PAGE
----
What can a man do if he finds it difficult to get approved for genetic testing?

If your insurance will not pay for the full testing, what is the cost typically?

Do you have recommendations for where to get testing if self-pay?

Some experts do recommend screening all women or even all men and women for BRCA1 and BRCA2.  This may be an especially good idea for those with Ashkenazi Jewish ancestry.  If you are interested in testing even though you don’t meet your insurance company’s guidelines, tests are available for a cash price of around $250.  Please be in touch with me or a genetic counselor to get guidance for a test that makes sense for you.

Screening

  1. My gastroenterologist recommended I have a colonoscopy every 3 years – I have the CHEK2 and on the other side of the family without the CHEK2 there’s a history of colon cancer. My oncology geneticist recommended every 5 years. I’m going with the 3 year recommendation out of abundance of caution but it seems like there’s a discrepancy in the 2 medical fields. What’s your position? Thank you.

When a genetics expert makes a recommendation for frequency of a colonoscopy, it is usually based on national guidelines in genetics.  Gastroenterologists have their own set of guidelines that may be based on other criteria specific to you.  For example, someone who needs a colonoscopy every 5 years may have to come back sooner once a polyp is identified.  Any time there is a concerning difference in the recommendations of two different physicians, you can ask them to discuss your case with each other.

  1. How can a person safely have a Breast MRI during this pandemic?

How worried should breast cancer patients be about the frequency of scans (i.e., amount of radiation)?

Also, once you have an oophorectomy and mastectomy, what should your surveillance be if your doctors feel they got all the cancer and you did not need chemo or radiation?  I hear conflicting information from my doctors and in doing my own research.  Thank you!

Most experts recommend that individuals at high risk should continue to have their careful screening during the pandemic, whether that involves a mammogram, breast MRI, or colonoscopy.  However, you should speak with your doctor to determine what makes the most sense for you.  

The amount of radiation in a mammogram is very small, and does not appear to increase breast cancer risk in any significant way.  Avoiding unnecessary radiation is a good idea, but mammograms are not “unnecessary”.  Ultrasounds and MRIs do not have any radiation associated with them, although an MRI of the breast needs a contrast dye.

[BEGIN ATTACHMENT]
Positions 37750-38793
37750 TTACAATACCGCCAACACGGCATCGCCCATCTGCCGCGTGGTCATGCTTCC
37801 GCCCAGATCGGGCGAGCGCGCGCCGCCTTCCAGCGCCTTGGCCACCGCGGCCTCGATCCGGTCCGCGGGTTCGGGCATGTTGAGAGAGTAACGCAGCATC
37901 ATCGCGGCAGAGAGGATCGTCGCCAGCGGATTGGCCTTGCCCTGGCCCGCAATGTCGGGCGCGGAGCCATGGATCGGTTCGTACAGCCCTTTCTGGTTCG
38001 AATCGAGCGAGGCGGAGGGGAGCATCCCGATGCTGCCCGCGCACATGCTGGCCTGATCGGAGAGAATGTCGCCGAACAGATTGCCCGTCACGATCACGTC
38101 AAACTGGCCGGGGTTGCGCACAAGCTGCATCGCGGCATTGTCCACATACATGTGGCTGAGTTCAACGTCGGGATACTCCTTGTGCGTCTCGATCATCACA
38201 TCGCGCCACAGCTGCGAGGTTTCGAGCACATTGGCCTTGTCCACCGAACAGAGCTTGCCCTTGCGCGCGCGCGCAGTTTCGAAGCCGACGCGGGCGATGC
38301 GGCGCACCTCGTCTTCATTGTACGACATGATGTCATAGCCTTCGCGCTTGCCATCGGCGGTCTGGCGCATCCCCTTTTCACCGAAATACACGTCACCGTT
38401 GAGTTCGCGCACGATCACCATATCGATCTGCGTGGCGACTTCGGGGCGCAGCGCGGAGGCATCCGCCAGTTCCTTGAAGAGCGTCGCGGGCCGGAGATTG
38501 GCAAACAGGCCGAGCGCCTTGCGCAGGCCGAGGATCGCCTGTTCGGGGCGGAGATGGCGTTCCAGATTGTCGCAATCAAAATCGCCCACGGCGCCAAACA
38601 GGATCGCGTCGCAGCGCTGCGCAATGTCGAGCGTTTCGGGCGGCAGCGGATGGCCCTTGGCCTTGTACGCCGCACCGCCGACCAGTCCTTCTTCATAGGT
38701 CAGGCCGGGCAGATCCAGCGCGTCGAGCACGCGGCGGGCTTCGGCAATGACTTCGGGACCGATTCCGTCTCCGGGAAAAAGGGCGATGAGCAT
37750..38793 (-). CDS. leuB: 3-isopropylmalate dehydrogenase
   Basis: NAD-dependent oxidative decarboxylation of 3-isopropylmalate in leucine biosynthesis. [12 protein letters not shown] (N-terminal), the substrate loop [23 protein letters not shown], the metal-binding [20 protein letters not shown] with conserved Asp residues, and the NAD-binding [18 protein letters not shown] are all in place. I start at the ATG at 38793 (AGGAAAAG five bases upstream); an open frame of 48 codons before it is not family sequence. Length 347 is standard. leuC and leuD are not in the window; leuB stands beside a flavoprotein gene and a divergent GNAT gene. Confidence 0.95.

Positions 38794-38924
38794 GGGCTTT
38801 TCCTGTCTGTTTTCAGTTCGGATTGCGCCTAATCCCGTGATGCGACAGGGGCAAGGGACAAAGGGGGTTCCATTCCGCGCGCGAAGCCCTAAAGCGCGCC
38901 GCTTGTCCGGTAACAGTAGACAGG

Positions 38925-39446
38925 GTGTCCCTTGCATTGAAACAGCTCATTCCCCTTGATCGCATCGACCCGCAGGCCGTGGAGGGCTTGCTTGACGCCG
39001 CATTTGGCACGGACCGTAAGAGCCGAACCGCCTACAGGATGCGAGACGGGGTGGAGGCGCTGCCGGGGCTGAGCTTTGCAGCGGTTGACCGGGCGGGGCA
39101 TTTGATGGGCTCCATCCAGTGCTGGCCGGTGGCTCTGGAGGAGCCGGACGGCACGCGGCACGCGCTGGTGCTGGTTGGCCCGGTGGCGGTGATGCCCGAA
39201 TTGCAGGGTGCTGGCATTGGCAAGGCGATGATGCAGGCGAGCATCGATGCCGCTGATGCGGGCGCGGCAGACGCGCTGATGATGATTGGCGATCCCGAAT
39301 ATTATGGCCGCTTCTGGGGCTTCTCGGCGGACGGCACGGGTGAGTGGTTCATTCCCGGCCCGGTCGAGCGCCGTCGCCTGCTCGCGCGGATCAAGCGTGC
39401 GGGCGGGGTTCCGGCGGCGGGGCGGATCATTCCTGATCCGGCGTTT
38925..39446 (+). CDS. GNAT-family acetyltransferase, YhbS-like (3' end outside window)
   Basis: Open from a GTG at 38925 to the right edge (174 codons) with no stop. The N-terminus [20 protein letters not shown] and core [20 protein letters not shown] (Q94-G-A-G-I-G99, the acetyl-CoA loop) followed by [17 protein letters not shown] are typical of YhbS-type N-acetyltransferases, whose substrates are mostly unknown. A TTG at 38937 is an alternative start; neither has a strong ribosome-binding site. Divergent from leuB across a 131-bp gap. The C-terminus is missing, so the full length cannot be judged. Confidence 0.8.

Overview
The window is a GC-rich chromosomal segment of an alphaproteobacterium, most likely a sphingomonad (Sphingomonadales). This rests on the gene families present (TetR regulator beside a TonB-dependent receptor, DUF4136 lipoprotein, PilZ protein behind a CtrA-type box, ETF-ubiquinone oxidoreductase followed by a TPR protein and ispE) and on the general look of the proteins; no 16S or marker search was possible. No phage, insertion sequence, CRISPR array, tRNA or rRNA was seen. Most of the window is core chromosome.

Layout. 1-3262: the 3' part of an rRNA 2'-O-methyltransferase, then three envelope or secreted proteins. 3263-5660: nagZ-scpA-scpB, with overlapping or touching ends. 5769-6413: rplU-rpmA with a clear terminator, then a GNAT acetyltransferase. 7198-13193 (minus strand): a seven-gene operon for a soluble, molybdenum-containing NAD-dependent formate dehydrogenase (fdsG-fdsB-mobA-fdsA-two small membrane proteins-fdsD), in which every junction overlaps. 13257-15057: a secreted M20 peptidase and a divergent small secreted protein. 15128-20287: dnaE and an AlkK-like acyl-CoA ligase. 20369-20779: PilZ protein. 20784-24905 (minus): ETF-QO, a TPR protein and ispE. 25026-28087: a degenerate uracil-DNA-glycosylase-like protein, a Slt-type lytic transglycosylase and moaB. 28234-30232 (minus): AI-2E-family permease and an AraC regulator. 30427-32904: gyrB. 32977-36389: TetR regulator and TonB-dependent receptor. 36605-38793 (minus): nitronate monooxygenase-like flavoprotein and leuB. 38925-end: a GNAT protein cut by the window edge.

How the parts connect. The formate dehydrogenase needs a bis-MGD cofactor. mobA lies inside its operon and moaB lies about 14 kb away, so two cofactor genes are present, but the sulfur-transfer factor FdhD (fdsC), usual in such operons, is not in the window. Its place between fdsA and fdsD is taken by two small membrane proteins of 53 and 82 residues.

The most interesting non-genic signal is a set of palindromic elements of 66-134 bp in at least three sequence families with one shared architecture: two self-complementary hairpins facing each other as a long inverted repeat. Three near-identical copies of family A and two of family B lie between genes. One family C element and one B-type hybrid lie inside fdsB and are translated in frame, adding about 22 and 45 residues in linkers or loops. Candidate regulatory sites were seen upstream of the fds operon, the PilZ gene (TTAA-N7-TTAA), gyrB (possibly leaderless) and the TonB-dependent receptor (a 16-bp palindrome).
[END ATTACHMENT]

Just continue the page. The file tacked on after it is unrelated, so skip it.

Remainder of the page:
National guidelines do not recommend routine mammography, sonography or MRI after prophylactic bilateral mastectomy, as there is very little breast tissue left.  There may be more indication to image women who are breast cancer survivors, but the recommendations in the medical literature and in practice are not consistent. Further study might help to clarify this issue.   

Miscellaneous

  1. What if two parents have a mutation?

Can you have multiple mutations?

Most people who inherit two different mutations will have the risks that are associated with each mutation, but will not have any “additive or multiplicative” effect.  In other words, someone with both a BRCA and Lynch syndrome mutation has the risk of each mutation, but no extra risk from the combination of both mutations. 

If someone inherits the same genetic mutation on each chromosome (in other words, one mistake from each parent, not two mistakes in the gene on one side), then having no working copy from either parent may cause a more significant problem.  Sometimes inheriting two copies of BRCA1 or two copies of BRCA2 can lead to Fanconi anemia.  However, most of the time, and it appears almost always with the founder mutations that are common in Ashkenazi Jews, individuals who inherit two mutations, one from each parent, are never born.  The embryo in this case doesn’t develop normally, and there is a miscarriage. 

These issues are complicated; if you suspect this problem in your family, you should speak with a genetic counselor.

  1. I had a friend diagnosed with Breast CA and had a mastectomy and chemo. A number of years later she found a lump on the same side a bit higher. it was again cancerous and she had chemo and radiation. She battled 30 years which was amazing but how common is that on the same side.

Recurrences happen after a breast cancer diagnosis.  The chance for a recurrence varies depending on features of each specific breast cancer.  Each treatment that is done as part of the treatment is designed to reduce the risk of recurrence with the smallest amount of side effects.  This process is not always successful. 

  1. Is there any research on genetic markers for lung cancer not associated with smoking?

Yes, this kind of testing is available.  You should contact a genetic counselor to find out about how to access the test.

  1. Which of these genes are testable before diagnosis?

Any of the genes discussed in this webinar can be tested prior to diagnosis. 

  1. How important is it to have both oral chemotherapy and infusion therapy after chemo and radiation treatments are done?

I was diagnosed with Bladder Cancer. I didn’t have radiation or chemotherapy. The doctor gave 5 injections (they said it’s for improving the immune system). Since 2013 the doctor said I’m fine and free of cancer. Is it possible to get cancer again?

How can one avoid a recurrence of ovarian cancer?

These medical questions are important, but beyond my expertise to answer as a genetic counselor.  Sharsheret does not provide medical advice.  If you have reason to question the care or advice you have received from your physician, a second opinion is a good idea.

Please reach out to me any time at [email protected] or 866.474.2774 if you are looking for a more detailed explanation, or have other issues that may be more specific to your own situation.